v) Home Loan Account
Saving Deposit Account
The Saving Bank Account is the most common bank account being utilized by the general public.
The basic purpose of this account is to mobilise the small savings of the general public. Certain
restrictions are imposed on the depositors regarding the number of withdrawals and amount to be
withdrawn in a given period of time. Generally the rate of interest paid by the bank on these
deposits is low as compared to recurring or fixed deposit account.
Cheque facility is also provided to the depositors with certain extra restrictions on the depositors.
One of the conditions is that the depositor shall have to maintain a minimum balance in the account
say Rs.500 which is otherwise very low in the case of account without the facility of the cheque

book, say Rs.20 only. Some service charges are also imposed if the depositor uses the cheque
facility at large levels.
Fixed Deposit Account
This is an account where money can be deposited for a fixed period of time say one year or two
years or three years of five years and so on. Once the money is deposited for a fixed period of time,
the depositor is prohibited from withdrawal of money from the bank before the expiry of the
stipulated period of time. The basic advantage to be customer is that he is offered interest at the
higher rate of interest and the banker is free to utilize the money for that fixed period. But where a
customer is in need of money in any contingency or emergency, the bank also has the facility to
provide loan against the fixed deposit receipt at liberal terms
and conditions. Even if a customer insist on the withdrawal of his money the fixed deposit receipt
can also be encashed before the expiry of the stipulated period of time with the condition that the
customer shall not be entitled to higher rate of interest, but the customer is allowed that rate of
interest which is applicable on the saving deposit account as if the amount was deposited in the
savings account.
Current Deposit Account
In the savings bank account there are restrictions on the number of withdrawals that can be made in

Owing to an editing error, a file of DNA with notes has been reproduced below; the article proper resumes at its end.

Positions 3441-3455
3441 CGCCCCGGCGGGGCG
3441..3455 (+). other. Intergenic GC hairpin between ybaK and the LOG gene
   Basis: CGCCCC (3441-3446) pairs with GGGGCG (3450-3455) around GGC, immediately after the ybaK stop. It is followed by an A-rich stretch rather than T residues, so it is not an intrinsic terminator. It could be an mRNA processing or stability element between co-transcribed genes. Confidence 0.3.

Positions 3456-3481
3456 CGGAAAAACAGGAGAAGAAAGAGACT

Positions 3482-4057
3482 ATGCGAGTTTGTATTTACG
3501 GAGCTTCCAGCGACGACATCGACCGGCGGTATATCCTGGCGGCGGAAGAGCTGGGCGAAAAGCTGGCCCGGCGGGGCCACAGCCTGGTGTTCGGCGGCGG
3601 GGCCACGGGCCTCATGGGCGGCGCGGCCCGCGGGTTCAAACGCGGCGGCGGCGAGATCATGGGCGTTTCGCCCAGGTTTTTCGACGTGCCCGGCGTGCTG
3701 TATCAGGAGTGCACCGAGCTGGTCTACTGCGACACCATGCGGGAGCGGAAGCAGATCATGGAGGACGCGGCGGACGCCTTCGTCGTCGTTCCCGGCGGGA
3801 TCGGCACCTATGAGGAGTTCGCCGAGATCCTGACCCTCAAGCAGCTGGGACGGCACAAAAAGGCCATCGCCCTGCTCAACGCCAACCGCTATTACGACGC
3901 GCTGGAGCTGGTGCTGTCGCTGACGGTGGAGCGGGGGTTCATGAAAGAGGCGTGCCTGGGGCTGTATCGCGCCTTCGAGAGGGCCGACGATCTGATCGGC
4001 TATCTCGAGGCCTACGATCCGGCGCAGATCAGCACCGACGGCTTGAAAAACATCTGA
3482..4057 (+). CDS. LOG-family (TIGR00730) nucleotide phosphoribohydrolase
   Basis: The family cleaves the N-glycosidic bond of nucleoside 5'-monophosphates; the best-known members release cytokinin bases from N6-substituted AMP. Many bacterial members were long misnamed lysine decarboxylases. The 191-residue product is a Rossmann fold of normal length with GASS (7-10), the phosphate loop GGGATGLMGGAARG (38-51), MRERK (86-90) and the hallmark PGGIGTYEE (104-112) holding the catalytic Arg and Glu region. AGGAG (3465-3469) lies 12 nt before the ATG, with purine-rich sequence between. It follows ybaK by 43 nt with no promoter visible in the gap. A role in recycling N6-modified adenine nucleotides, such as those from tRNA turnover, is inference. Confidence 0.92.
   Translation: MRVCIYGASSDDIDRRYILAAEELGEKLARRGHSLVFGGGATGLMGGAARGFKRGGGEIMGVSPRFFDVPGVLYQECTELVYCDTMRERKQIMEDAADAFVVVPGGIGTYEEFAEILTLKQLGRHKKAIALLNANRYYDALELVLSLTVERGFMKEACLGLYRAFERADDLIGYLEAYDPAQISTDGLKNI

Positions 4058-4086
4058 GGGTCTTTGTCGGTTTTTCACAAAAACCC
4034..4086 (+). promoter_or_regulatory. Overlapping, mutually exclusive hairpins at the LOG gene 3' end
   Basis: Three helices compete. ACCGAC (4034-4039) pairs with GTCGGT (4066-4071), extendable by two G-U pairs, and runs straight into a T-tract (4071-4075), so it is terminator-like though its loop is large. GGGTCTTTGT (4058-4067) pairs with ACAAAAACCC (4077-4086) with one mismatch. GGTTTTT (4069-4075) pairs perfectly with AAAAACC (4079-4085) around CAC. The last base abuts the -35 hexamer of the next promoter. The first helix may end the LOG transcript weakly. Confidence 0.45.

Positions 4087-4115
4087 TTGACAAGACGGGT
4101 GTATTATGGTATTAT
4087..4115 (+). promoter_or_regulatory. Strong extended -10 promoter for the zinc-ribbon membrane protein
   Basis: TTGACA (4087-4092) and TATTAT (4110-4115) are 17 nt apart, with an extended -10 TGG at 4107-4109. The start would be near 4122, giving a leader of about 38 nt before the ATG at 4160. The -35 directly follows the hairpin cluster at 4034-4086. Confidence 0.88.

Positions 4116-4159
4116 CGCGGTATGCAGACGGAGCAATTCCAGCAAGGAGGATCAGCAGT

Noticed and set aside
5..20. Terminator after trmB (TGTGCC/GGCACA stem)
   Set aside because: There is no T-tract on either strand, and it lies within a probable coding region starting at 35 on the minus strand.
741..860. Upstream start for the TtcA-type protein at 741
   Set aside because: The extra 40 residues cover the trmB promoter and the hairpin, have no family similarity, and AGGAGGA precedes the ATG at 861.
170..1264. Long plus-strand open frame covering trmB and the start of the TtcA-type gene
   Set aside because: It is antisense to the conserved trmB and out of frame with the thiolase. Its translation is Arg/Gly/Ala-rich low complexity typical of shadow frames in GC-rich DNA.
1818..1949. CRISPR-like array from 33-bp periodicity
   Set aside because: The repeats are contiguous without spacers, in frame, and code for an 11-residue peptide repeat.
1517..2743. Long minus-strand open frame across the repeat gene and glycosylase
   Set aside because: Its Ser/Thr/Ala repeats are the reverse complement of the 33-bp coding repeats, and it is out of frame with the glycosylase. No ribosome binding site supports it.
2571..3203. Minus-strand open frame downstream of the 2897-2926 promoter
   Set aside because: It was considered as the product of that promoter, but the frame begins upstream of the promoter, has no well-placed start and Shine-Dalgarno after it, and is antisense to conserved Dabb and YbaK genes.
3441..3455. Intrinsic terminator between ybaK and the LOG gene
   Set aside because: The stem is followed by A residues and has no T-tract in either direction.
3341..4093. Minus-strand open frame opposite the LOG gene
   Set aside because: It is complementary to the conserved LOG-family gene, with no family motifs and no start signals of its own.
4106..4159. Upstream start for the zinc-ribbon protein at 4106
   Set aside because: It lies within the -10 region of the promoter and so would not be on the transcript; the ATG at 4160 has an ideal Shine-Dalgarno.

a day or a week or a month. Therefore it does not suit to the needs of traders and businessmen who
has to make several payments daily and deposits money in a similar manner. Therefore, there is a
facility for them in the shape of another account called Current Deposit Account. These accounts
are generally maintained by the traders and businessmen who have to make a number of payments
every day. Money from this account can be withdrawn by the account holder as many times as
desired by the customer. Normally bank does not pay any interest on these current accounts, rather
some incidental charges are charged by the banker as service charges. These accounts are also
called demand deposits or demand liabilities.
The facility of Over Drafts is provided to the traders through these current accounts for which the
banks charge interest on the outstanding balance of the customers. A limit is fixed by the bankers
for withdrawal of over drafts and the customer is not allowed to withdraw more than that limit from
his O/D current account. Say if a trader has an O/D limit of Rs.1,00,000 with a bank, he can
withdraw money upto Rs.1,00,000 from the bank without depositing any money with the bank. But
he cannot withdraw more than Rs.1,00,000. He shall have to pay interest on such withdrawals.
Recurring Deposit Account
To encourage regular savings by the general public, another account is opened in the banks called
Recurring Deposit Account. This account is preferred by the fixed income group, because a
particular amount fixed at the time of opening the account has to be deposited in the account every
month for a stipulated period of time. Say Rs.500 per month for a period of three years. In this case
the customer is bound to deposit Rs.500 per month regularly for a period of three years. Generally
the bank pays rate of interest higher than that of a saving account and just equal to the fixed deposit